I was trying to learn French, but was still playing with the idea, going about from one teacher to another. Then I heard that our engineer Chandulal was taking with the Mother’s permission a French class for a few sadhaks. The number was restricted and approved by her. It was hardly a class: we used to read one sentence each from the Mother’s Prayers and Meditations — that’s all.
I was not very regular. One day the Mother herself came to the class and read a whole prayer and that very day I was absent! I learnt that her visit had been pre-arranged, but it had been kept a secret. She had also the door bolted from within. Imagine my sense of shame and regret at missing this rare opportunity. But that was her way.
Read the words of Mother:
“I do not give positions… I give them work”
Guided by inner laws
Since I have touched upon the subject of medicine, let me give one more instance along this line.
One day the Mother told me that an old army doctor had come to the Ashram and was teaching physiology in the school. She would like me to go and tell the doctor that he should give the students some elementary lessons on the reproductive organs, their functions, purpose, etc.; in other words, what we call sex-education. I wondered what lay behind this move.
We knew very well that the Mother was “modern”, even “ultra-modern” in many ways, just as Sri Aurobindo was “a modern Avatar”; still this seemed to be too modern for the Ashram. There must be an inner call for it, I conjectured.
The doctor accepted the suggestion and said that he would get some slides on the subject. A few years later when the doctor had left I was asked, with the Mother’s permission, to give a number of talks to a group of young men on the same subject with a special emphasis on brahmachārya and its vital connection with the seminal fluid. When, however, years afterwards, another request was made for a talk, she said, “Why raise the issue again? Its necessity is over.”
A significant remark which implied that she was always guided by inner laws and inner movements.
The construction of our lovely swimming pool in the sports ground had been complete and was thrown open to all the Groups of Physical Education. At last, I thought, some pleasant innocent exercise when I had given up all other games. But alas, soon I began to feel uneasy after the dip, even a bit out of sorts.
One night I had the vision of Sri Aurobindo’s right arm stretched out across the entrance to the sports ground. The indication was quite clear that I should stop my innocent pastime. I asked the Mother if swimming was harmful for me. She answered, “No, you can go for swimming.” But when I told her about my dream, she said, “Then you should not go.” This is how the Guru guides us in every little detail!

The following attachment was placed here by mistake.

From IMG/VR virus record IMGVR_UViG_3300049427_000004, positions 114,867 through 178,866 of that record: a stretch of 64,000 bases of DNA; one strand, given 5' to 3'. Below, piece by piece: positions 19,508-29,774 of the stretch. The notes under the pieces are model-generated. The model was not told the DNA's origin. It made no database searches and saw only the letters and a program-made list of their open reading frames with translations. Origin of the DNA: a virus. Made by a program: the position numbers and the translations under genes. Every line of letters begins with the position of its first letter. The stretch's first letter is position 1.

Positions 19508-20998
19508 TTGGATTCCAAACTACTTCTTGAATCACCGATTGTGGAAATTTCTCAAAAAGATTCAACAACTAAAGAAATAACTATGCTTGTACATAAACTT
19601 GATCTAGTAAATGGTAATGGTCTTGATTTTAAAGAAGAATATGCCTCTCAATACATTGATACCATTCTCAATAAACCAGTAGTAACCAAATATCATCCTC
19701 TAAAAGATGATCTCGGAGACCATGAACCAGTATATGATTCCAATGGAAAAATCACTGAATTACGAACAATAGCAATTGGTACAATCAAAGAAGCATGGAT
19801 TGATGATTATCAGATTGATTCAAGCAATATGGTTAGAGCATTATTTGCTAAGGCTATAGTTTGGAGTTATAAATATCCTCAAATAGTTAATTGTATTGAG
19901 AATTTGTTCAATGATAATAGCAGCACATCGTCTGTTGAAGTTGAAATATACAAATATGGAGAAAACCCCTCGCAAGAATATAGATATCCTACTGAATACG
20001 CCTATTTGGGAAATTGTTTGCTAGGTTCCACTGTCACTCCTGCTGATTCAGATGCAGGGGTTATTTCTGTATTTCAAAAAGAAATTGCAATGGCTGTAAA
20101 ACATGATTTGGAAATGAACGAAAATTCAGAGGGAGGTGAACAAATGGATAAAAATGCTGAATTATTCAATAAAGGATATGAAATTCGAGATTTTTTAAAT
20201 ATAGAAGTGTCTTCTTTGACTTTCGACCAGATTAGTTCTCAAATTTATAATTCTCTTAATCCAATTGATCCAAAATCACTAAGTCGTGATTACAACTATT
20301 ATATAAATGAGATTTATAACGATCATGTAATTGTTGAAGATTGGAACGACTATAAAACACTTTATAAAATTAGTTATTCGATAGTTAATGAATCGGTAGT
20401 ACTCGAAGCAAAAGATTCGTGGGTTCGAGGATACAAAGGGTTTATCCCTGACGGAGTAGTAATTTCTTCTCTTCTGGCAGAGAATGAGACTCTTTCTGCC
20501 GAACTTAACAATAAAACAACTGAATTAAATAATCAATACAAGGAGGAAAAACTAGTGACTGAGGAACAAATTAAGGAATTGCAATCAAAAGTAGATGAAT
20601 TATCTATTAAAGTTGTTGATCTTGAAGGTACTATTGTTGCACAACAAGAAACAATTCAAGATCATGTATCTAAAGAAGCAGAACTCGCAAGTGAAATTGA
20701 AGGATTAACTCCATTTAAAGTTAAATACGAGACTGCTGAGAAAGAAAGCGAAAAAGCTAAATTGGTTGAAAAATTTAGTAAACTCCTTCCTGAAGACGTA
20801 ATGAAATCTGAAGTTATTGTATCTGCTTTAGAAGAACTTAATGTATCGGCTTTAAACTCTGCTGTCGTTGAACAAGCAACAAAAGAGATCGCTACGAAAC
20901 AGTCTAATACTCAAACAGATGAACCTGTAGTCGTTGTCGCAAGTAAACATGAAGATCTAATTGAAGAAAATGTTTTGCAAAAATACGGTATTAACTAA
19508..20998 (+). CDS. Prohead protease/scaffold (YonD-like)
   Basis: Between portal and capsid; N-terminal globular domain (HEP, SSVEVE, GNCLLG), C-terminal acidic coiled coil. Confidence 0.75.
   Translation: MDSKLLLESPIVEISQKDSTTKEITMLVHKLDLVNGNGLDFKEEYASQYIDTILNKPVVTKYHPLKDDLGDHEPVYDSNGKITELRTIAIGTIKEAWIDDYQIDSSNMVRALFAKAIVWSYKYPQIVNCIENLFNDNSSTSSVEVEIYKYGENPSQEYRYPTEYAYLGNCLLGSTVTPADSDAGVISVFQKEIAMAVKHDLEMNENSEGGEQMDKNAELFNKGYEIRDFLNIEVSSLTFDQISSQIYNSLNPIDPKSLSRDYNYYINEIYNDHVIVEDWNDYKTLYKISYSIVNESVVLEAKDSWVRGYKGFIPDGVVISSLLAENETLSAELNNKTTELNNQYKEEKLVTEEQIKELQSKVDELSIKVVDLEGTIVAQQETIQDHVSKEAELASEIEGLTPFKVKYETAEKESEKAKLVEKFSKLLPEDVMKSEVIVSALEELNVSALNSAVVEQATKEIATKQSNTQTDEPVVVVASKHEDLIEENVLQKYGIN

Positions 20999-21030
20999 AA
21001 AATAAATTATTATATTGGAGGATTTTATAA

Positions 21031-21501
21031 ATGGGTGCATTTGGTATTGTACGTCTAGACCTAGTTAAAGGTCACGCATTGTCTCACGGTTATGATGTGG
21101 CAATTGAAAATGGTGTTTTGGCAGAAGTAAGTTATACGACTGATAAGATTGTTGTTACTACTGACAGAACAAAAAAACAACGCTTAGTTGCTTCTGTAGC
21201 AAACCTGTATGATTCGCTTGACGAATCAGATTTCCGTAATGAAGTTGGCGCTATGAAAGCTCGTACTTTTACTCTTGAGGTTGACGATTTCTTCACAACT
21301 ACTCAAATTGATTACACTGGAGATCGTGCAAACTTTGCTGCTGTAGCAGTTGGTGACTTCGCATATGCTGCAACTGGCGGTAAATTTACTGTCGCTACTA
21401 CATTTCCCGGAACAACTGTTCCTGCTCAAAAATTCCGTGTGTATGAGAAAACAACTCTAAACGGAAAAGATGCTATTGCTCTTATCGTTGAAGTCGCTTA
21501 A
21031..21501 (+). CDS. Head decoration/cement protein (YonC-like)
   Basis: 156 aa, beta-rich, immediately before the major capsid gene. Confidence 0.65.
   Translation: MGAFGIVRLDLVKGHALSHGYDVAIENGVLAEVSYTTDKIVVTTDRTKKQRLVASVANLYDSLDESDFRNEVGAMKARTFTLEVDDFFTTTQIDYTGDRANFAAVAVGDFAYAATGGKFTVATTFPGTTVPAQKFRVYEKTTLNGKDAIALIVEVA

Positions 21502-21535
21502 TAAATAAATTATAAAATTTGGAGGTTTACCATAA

On the Prosperity day, the Mother used to distribute our monthly material necessities to each of us. During the long distribution, some of us used to sit by her with her permission.
To be so close to the Divine’s physical Presence and watch at the same time the significantly changing expressions on her face was a delight to be envied even by the gods.
Dante says of Beatrice:
What she appears when she smiles a little,~ Translation by Sri Aurobindo
Cannot be spoken of, neither can the mind lay hold on it,
It is so sweet and strange and sublime a miracle.
This is true of the Mother much more.
Stern disapproval of ‘indiscipline in name of freedom’
The following incident also took place in 1961. The gymnastic Groups in the Playground were re-organised. Apropos of it a point was raised about the need of a certain degree of compulsion for those who joined them. This was especially in the case of those above the age of forty, I believe. It was decided by the captains that one day in a week, preferably Monday, there should be compulsory marching for the “Blue Group”, i.e., the senior most male members. On other days the members were left free to do exercises as they liked.
The word “compulsory” raised a small storm of indignation among us.
Why should we, responsible sadhaks, be treated like school children? This was the burden of the controversy. Some of us left the Group on this account. I was one of those who had a dislike for any sort of compulsion. All the same, I thought I would take the Mother’s views on the matter, though I suspected that she had already been consulted before the step was taken.
It was the usual morning Pranam time and people had gathered, among whom were Nolini, Amrita, Pavitra, Champaklal, Madhav and others. The Pranam being over, the Mother was on her way to her room on the top floor, when I asked her,